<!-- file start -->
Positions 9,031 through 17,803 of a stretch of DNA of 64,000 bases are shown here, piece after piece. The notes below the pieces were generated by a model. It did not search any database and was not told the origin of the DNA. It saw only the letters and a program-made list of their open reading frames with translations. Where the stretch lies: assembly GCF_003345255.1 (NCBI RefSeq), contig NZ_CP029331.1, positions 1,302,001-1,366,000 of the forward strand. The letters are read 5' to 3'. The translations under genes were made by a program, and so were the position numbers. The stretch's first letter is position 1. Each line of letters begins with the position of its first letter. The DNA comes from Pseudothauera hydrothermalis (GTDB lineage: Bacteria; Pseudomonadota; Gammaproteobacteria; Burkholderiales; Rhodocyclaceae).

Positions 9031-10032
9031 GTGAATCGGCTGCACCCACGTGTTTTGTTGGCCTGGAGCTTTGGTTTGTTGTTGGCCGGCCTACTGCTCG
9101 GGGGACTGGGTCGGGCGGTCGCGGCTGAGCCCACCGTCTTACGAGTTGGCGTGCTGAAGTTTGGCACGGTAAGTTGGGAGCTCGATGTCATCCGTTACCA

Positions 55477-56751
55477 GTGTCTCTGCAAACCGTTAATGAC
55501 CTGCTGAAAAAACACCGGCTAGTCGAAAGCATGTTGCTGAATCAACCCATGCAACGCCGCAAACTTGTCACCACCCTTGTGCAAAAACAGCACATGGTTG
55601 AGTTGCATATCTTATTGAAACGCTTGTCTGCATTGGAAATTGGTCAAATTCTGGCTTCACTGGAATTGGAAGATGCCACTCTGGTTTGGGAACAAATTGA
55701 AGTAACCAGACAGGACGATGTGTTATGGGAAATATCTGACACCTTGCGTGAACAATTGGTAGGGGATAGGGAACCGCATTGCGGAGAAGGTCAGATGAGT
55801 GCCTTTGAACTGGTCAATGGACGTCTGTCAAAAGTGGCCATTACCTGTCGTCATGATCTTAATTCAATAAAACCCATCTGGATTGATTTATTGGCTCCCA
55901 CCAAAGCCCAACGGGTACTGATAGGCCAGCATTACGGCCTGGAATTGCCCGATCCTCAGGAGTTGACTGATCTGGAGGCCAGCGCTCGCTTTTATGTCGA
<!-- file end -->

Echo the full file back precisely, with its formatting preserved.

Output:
Positions 9,031 through 17,803 of a stretch of DNA of 64,000 bases are shown here, piece after piece. The notes below the pieces were generated by a model. It did not search any database and was not told the origin of the DNA. It saw only the letters and a program-made list of their open reading frames with translations. Where the stretch lies: assembly GCF_003345255.1 (NCBI RefSeq), contig NZ_CP029331.1, positions 1,302,001-1,366,000 of the forward strand. The letters are read 5' to 3'. The translations under genes were made by a program, and so were the position numbers. The stretch's first letter is position 1. Each line of letters begins with the position of its first letter. The DNA comes from Pseudothauera hydrothermalis (GTDB lineage: Bacteria; Pseudomonadota; Gammaproteobacteria; Burkholderiales; Rhodocyclaceae).

Positions 9031-10032
9031 GTGAATCGGCTGCACCCACGTGTTTTGTTGGCCTGGAGCTTTGGTTTGTTGTTGGCCGGCCTACTGCTCG
9101 GGGGACTGGGTCGGGCGGTCGCGGCTGAGCCCACCGTCTTACGAGTTGGCGTGCTGAAGTTTGGCACGGTAAGTTGGGAGCTCGATGTCATCCGTTACCA

Positions 55477-56751
55477 GTGTCTCTGCAAACCGTTAATGAC
55501 CTGCTGAAAAAACACCGGCTAGTCGAAAGCATGTTGCTGAATCAACCCATGCAACGCCGCAAACTTGTCACCACCCTTGTGCAAAAACAGCACATGGTTG
55601 AGTTGCATATCTTATTGAAACGCTTGTCTGCATTGGAAATTGGTCAAATTCTGGCTTCACTGGAATTGGAAGATGCCACTCTGGTTTGGGAACAAATTGA
55701 AGTAACCAGACAGGACGATGTGTTATGGGAAATATCTGACACCTTGCGTGAACAATTGGTAGGGGATAGGGAACCGCATTGCGGAGAAGGTCAGATGAGT
55801 GCCTTTGAACTGGTCAATGGACGTCTGTCAAAAGTGGCCATTACCTGTCGTCATGATCTTAATTCAATAAAACCCATCTGGATTGATTTATTGGCTCCCA
55901 CCAAAGCCCAACGGGTACTGATAGGCCAGCATTACGGCCTGGAATTGCCCGATCCTCAGGAGTTGACTGATCTGGAGGCCAGCGCTCGCTTTTATGTCGA